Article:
Labour and UKIP both give Tories cause for delight
IT IS a measure of Labour’s sorry state these days that losing just one of two seats that it has held for decades is treated as grounds for relief in the party. In the by-elections held yesterday, both triggered by the resignation from politics of centrist MPs known to despair of the party’s direction under Jeremy Corbyn, Labour held Stoke Central on a reduced vote share (37%, down from 39%) and lost Copeland to the Conservatives, whose vote share rose eight points to 44%. The Labour leader’s past opposition to nuclear power (the main employer in the Cumbria seat) and his party’s confused stance on Brexit (the seat voted to leave the EU) were both factors in the results.
Still, the biggest loser of the night was UKIP. Paul Nuttall, the party’s leader (pictured above), put his credibility on the line by running for Stoke Central, which his party referred to as the “capital of Brexit” to honour its strong support for leaving the EU last year. But his campaign was a reminder that, for all the headlines UKIP generates, it is terrible at the dull and disciplined business of campaigning: Mr Nuttall’s ground operation was poor and his campaign was mired by claims that he had lied on his website. Some in the party must be wondering where it can win, if not in somewhere like Stoke Central.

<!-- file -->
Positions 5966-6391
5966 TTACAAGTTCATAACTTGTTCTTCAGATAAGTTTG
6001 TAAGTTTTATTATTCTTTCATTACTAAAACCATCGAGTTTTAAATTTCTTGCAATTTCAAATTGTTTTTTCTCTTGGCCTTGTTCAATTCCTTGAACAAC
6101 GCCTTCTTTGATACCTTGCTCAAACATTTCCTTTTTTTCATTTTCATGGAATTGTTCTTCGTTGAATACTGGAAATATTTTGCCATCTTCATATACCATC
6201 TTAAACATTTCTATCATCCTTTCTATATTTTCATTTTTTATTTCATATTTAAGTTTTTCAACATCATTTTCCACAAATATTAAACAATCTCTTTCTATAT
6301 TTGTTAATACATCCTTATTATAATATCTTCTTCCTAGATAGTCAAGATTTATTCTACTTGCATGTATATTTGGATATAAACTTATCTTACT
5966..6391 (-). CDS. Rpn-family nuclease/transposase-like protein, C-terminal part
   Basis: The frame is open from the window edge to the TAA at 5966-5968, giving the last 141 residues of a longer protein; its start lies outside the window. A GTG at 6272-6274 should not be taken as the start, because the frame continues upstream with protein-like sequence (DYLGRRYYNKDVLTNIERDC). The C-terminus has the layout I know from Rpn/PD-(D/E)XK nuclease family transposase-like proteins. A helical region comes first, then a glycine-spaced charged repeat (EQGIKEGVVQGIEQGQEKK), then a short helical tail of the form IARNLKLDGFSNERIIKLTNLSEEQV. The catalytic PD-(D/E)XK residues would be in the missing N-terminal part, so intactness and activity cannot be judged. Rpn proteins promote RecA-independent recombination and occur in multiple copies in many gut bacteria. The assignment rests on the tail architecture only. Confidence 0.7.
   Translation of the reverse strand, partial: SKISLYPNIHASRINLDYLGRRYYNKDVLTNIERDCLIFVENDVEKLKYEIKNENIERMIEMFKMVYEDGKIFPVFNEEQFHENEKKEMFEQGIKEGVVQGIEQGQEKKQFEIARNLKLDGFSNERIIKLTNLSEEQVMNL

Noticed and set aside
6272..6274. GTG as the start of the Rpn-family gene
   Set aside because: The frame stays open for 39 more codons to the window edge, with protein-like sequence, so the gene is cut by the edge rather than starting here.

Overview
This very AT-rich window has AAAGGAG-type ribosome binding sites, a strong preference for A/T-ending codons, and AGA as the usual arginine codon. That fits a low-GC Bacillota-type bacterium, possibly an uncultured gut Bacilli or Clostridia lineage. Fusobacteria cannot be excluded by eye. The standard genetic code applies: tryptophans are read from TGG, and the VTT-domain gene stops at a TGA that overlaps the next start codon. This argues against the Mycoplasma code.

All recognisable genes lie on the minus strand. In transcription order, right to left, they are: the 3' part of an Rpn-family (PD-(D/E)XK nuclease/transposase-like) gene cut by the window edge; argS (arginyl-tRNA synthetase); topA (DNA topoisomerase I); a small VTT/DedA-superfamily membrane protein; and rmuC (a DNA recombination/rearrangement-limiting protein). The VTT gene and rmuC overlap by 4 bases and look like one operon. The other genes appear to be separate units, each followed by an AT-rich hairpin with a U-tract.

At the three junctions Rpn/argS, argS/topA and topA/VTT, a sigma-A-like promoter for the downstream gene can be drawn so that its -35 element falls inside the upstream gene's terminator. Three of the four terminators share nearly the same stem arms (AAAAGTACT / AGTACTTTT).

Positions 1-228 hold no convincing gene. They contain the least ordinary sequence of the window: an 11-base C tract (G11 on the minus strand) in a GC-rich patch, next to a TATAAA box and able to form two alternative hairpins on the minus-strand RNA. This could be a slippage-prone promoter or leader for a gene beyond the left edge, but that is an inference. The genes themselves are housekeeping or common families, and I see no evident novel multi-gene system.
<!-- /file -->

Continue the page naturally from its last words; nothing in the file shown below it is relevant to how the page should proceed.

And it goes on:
Yet to some extent, at least, UKIP is the victim of bigger forces—forces which give Theresa May much to celebrate. Indeed, the prime minister was surely the big winner of the night. Copeland (and its predecessor seat, Whitehaven) had been held by Labour since 1935; moreover this was time first time a sitting government had gained a seat in a by-election since 1982. The Tories also almost beat UKIP to second place in Stoke Central. The prime minister had campaigned in both seats. With Labour’s results bad enough to confirm that they are stuffed under Mr Corbyn but not bad enough to force him out, the night’s outcomes weaken her already weak opponent and keeps him in place. She must be delighted.
The result confirms a structural shift in British politics since the EU referendum. Under David Cameron the Tories struggled in working-class seats, especially in the Midlands and north, and leaked support on their right-wing flank to UKIP. By giving UKIP voters what they want, Brexit has reunited the right. Mrs May has deliberately helped this process along, tacking right on social issues (making reducing immigration her highest priority in the coming Brexit talks, for example) and left on economic ones (hailing a more interventionist industrial strategy to revive manufacturing). These have swept working-class conservatives back into her party’s fold, pushing it above 40% in most polls and carrying it forward in yesterday’s by-elections (and across the line in Copeland).
If UKIP is not the nightmare for Mrs May that it was for Mr Cameron, and Labour is in the doldrums, perhaps the rival party that should concern her most is the Liberal Democrats. Tim Farron’s party has been storming ahead in recent by-elections. Though neither are natural Lib Dem seats the party doubled its vote share in Copeland and more than doubled it in Stoke Central (seemingly doing especially well among students; a reminder that Labour too needs to watch out). The Tories won their current majority in 2015 with the borrowed support of Lib Dem voters in London (particularly the affluent south-west) and south-west England. The loan is not permanent: many of the seats voted to Remain in the EU and could switch back to Mr Farron’s party at the next election. Mrs May seems to have vanquished UKIP. For her party, the new electoral battle is on a different front.